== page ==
The head of a cyborg reactivates, rebuilds itself, and goes on
a violent rampage in a space marine's girlfriend's apartment.
Written and Directed by Richard Stanley
Starring Dylan McDermott, Stacey Travis, Iggy Pop,
Lemmy Kilmister, Carl McCoy, John Lynch, Mark Northover
Based on the short story "SHOK!" by Steve MacManus
and Kevin O'Neill
After watching Color Out of Space, I have decided to revisit the beginnings of Richard Stanley's career. This intelligent, enigmatic, and thoughtful storyteller first rose to fame with the post-apocalyptic fever dream, Hardware. In an America left in ruins after nuclear war, humanity is reduced to scavenging to survive. This is where we meet Moses Baxter (McDermott) a former soldier turned scavenger as he takes his latest haul of techno garbage to sell to Alvy (Northover and, yes, he was Burglekutt in Willow) but keeps the head of a droid he bought off another scavenger. Mo takes the head to his girlfriend Jill (Travis) a metal sculptor as a Christmas gift. The landscape is just blown out desert and crumbled buildings so we aren't really sure if it is really Christmas at all. There is a creepy voyeur who watches Mo and Jill have sex while "Silent Night" plays so maybe it really is Christmas.
As I mentioned in my review of Color Out of Space, Stanley structures his films like drug trips with a slow build up as you begin your journey into his world and frequent peaks and valleys as the film progresses. I say this because while there is a narrative to follow it isn't spoon fed like a conventional Hollywood movie is, there are images and music used to inform you and cue your experience. A scene where Jill begins to build a piece using the robot head as it's intercut with a GWAR music video and an industrial song blasts through her stereo really immerses you into her creative process. As if you're experiencing it as Jill versus watching her create from an observer's perspective.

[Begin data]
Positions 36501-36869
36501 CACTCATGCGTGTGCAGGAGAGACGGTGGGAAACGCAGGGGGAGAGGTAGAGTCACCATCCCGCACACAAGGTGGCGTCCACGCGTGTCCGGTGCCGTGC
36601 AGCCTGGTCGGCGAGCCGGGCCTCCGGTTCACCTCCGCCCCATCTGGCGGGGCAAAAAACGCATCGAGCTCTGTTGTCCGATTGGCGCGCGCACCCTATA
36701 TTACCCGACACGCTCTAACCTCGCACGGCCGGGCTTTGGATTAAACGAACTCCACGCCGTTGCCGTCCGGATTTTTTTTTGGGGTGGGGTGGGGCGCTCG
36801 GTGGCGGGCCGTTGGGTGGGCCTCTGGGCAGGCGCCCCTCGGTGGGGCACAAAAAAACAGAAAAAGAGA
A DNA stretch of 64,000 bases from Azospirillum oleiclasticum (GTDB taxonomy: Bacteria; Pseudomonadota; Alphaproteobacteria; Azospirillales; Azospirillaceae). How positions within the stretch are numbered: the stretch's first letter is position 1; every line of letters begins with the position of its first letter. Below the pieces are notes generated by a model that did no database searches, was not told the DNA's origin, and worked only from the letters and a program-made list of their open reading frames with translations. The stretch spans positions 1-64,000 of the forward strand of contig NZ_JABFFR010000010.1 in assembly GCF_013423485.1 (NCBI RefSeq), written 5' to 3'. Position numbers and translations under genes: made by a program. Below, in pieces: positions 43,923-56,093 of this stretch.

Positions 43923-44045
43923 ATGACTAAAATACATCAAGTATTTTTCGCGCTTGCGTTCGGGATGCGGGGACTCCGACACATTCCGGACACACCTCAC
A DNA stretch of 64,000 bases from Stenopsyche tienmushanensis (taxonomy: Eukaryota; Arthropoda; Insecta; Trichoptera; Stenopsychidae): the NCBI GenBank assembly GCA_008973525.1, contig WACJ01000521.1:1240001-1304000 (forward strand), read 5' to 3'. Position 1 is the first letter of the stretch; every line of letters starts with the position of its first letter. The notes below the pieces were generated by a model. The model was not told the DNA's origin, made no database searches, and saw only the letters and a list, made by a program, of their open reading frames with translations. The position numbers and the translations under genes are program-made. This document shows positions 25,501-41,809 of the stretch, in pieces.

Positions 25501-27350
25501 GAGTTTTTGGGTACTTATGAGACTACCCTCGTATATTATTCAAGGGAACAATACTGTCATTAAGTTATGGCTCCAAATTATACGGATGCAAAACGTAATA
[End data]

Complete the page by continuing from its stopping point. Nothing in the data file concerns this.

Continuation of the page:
There is no box to put this film in, it functions as different genres at different times. Sometimes horror, sometimes sci-fi and they blur the boundaries to where you aren't sure what kind of movie you're watching and that's not a bad thing. It is even part monster movie as the robot begins to reassemble itself and start killing people. At the time of it's release, it was labeled a cheap ripoff of Alien and The Terminator. While I can see the latter more than the former, I think that there's a little more artistic flair in Hardware than you'd find in Terminator and it's not just a simple man vs. machine movie. I think what Stanley was saying with this film is that our reliance on technology will ultimately be our downfall as it becomes more aware it will eventually kill us. In society today, if you look around at the automation of industry jobs, we are already beginning to have robot workers. How long before they take us out?
An interesting side note: made for $1.5 million (USD), it grossed over $5 million and was subsequently caught up in legal issues that kept it from being released on DVD until 2009. It wasn't restored and put out on Blu-ray until October of 2009 by Severin Films. My next trip with Richard Stanley is Dust Devil and I cannot wait.